When the automotive industry grapples with the emergence of a hot new technology, some of the earliest questions posed by product planners, engineers and journalists are about scale. Cracking the code for widespread adoption has been a difficult feat for generations. Surely, these are familiar refrains: How quickly can an old guard monolith transition to adopt? Just how fast can a start-up upscale its production to take a bite of market share?
That’s why it’s so unique that the path to growth for connected vehicle data services is to scale down.
Connected vehicle data services (CVDS) are defined as software and platforms that provide fleet operators a resource to manage their data from their vehicles in the field and related business operations. According to our latest Fleet Advisory HubTM report, these products have exploded in popularity among fleets with at least 500 vehicles. And that growth is easy enough to understand—the ease of implementation and economies of scale at play mean managers of large fleets get incredible returns for every dollar spent on a data service.
However, fleets of that size make up a tiny fraction of the fleet industry as a whole, representing just 2% of the Fleet Advisory Hub audience.
To continue their growth path, CVDS providers must find ways to demonstrate value to the men and women who operate and manage the other 98% of fleets in the United States. Those include micro fleets (managing 1–5 vehicles), small fleets (6–50) and medium fleets (51–499). Our research shows an astounding 80% of large fleets have adopted CVDS of some kind, while just a fraction of the other segments have done so. But that doesn’t mean there isn’t interest—more than half of small and micro fleets are actively shopping for such services, offering a ripe opportunity for CVDS providers.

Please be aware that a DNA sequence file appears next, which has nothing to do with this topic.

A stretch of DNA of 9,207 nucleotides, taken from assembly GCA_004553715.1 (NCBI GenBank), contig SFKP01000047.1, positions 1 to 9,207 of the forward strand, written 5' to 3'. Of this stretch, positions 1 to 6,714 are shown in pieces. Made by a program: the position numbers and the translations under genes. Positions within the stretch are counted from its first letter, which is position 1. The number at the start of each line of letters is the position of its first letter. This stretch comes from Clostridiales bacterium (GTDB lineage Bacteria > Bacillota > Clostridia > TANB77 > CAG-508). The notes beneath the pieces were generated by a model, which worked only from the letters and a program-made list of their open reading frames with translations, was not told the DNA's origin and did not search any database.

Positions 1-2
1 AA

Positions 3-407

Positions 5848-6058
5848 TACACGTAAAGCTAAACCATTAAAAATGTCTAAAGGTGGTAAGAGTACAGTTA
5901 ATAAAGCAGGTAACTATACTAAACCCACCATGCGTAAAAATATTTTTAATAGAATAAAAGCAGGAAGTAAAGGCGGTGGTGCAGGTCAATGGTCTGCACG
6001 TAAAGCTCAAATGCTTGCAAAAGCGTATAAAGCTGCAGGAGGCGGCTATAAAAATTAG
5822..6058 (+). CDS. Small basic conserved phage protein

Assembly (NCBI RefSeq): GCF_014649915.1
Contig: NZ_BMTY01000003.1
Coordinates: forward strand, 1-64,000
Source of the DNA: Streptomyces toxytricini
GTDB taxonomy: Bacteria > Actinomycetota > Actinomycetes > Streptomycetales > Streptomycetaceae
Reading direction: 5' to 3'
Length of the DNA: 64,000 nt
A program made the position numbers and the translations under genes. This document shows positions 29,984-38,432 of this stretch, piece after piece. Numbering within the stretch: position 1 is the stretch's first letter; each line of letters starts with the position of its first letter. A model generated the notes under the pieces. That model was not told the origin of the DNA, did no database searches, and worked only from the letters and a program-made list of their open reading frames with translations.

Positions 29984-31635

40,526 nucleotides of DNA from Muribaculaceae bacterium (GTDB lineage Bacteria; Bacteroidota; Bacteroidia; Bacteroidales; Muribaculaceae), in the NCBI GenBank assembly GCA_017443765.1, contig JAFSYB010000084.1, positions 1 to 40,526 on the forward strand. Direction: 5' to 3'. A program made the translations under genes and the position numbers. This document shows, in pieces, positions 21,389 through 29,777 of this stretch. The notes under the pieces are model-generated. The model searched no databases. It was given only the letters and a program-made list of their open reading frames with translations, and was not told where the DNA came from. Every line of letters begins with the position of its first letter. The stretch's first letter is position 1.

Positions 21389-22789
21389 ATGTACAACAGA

So, the name of the game will be scaling down the value proposition to meet the pain points of smaller fleets. If CVDS providers can demonstrate value to fleet operators with fewer vehicles over which to diffuse the cost of implementation and ongoing service, they’ll be able to seize on that high degree of interest. One path is showing the various ways collected data can be put to work to save the fleet time and money—even with the help of a third party.
Among fleets currently using CVDS offerings, 85% are sharing with external partners. Common sharing opportunities include providing vehicle telematics data to insurance providers to enable usage-based insurance, or to fleet management companies for a more comprehensive view of the vehicle life cycle. These implementations address unique challenges for small fleets and show how data can drive the solutions.
While it may seem counterintuitive at face value, CVDS companies must find ways to scale down their offerings to scale up their businesses.
To learn more about the ways large fleets are successfully deploying CVDS and how to overcome barriers to adoption for smaller fleets, send a note to our Fleet Advisory Hub team.